Australian Peacekeepers in Western Sahara
On 6 September 1991 a group of Australian signallers in the remote Western Sahara desert strung an antenna to the roof of their hotel room, connected it to two “very sad looking” Moroccan radios in the Australian contingent commander’s bedroom, and established the Force Headquarters Radio Room for a major United Nations peacekeeping operation. It was an unglamorous start to Operation Cedilla, Australia’s contribution to the United Nations Mission for the Referendum in Western Sahara (MINURSO). The rudimentary technical conditions were short lived. Within days of setting up that first radio system, the Australians were able to move to sites across Western Sahara and begin to establish more extensive communication capabilities for military observers across the disputed territory.
MINURSO was established in April 1991 to oversee a ceasefire between independence fighters and Moroccan troops in Western Sahara, which had been the site of conflict and completing claims from Spain, Morocco and Mauritania. As well as overseeing the ceasefire, the UN operation helped register voters in preparation for a referendum for the people who lived in the region to decide on their political future. Australia provided five contingents of signals staff to MINURSO between September 1991 and May 1994; some 225 Australians served on the operation.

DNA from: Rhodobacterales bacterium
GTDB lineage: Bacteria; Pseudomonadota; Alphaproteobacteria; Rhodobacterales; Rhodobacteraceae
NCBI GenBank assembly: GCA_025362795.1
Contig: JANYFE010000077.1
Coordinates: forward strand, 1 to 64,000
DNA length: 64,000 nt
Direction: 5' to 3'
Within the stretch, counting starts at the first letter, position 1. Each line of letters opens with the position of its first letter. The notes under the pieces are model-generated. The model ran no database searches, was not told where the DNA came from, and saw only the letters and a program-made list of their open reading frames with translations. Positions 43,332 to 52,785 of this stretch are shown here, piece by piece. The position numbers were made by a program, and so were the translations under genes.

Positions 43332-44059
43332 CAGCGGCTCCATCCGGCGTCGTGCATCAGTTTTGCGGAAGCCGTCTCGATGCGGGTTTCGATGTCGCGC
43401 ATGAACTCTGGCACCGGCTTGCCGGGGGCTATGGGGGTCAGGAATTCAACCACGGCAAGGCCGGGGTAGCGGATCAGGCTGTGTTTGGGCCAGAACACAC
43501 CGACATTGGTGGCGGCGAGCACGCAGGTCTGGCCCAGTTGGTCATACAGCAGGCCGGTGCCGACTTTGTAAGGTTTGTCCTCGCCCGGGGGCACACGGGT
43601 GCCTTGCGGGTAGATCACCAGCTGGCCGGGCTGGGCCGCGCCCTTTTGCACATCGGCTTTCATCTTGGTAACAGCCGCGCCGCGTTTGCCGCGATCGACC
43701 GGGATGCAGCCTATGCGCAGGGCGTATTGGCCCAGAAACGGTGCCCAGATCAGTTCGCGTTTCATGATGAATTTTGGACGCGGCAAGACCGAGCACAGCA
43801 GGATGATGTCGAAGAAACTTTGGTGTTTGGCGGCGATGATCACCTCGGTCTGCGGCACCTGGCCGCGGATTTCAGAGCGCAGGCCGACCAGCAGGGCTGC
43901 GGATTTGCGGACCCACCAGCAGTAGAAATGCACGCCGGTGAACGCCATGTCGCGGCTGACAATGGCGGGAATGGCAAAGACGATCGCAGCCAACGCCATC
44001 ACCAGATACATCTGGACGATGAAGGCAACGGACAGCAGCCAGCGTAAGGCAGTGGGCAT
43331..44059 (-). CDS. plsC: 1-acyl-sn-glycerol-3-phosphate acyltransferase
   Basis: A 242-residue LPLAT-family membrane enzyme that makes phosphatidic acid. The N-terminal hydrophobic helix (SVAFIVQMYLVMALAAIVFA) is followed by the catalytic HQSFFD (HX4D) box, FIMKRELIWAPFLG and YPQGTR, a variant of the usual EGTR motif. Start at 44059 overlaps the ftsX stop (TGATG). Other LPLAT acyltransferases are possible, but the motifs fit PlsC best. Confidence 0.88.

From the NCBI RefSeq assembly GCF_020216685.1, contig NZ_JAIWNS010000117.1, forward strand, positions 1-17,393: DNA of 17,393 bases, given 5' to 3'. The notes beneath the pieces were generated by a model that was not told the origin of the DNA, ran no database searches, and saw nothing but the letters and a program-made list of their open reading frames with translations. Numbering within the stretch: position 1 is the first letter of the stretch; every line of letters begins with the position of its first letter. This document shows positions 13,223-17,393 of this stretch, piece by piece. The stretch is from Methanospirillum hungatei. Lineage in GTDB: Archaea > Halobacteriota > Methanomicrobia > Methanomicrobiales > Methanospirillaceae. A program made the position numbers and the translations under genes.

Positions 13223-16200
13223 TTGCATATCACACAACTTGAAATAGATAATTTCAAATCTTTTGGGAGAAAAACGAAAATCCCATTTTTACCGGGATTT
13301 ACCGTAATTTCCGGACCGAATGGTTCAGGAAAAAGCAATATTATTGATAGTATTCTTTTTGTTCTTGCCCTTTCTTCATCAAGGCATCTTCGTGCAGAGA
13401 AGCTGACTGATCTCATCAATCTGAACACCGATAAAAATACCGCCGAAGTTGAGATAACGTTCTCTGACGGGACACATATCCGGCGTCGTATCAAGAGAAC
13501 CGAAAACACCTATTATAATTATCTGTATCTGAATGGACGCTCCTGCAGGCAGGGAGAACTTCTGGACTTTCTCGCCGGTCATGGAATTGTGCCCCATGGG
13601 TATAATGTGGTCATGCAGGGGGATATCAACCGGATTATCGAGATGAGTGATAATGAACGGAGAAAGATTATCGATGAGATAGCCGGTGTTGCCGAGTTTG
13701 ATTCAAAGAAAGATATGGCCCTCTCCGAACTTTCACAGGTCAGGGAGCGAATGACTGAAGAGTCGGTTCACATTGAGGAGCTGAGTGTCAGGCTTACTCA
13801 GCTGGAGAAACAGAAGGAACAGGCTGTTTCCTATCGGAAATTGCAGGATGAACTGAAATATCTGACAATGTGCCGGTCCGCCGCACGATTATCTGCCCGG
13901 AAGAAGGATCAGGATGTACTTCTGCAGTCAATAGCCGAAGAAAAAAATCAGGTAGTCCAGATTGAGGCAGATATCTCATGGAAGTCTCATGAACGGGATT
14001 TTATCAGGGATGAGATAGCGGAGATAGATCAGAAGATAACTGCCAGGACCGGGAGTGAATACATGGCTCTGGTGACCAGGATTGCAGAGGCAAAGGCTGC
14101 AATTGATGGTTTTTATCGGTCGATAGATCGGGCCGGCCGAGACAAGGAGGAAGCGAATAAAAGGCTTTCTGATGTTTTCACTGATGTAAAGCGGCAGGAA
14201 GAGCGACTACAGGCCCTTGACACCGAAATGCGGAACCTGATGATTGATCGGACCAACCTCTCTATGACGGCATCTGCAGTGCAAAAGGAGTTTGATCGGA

Operation Cedilla took place in one of the most inhospitable places on earth. In the scorching Sahara desert, where temperatures could reach well above 50 degrees Celsius, the Australians operated in an area strewn with minefields, the location of which often shifted with the massive sand dunes, and plagued by enormous dust-storms and malaria.
After more than two years deployment it was clear that the referendum, originally been planned for early 1992, was not going to take place any time soon. Disagreements between the warring parties on the nature and terms of the election prevented real progress, and in May 1994 Australia ended its deployment to Western Sahara.
On 21 June 1993, 32-year-old Major Susan Felsche, a medical officer serving in the fourth contingent, was killed when her plane crashed as it took off from the remote base at Awsard. She was the first Australian woman to die on overseas operations since the Second World War.
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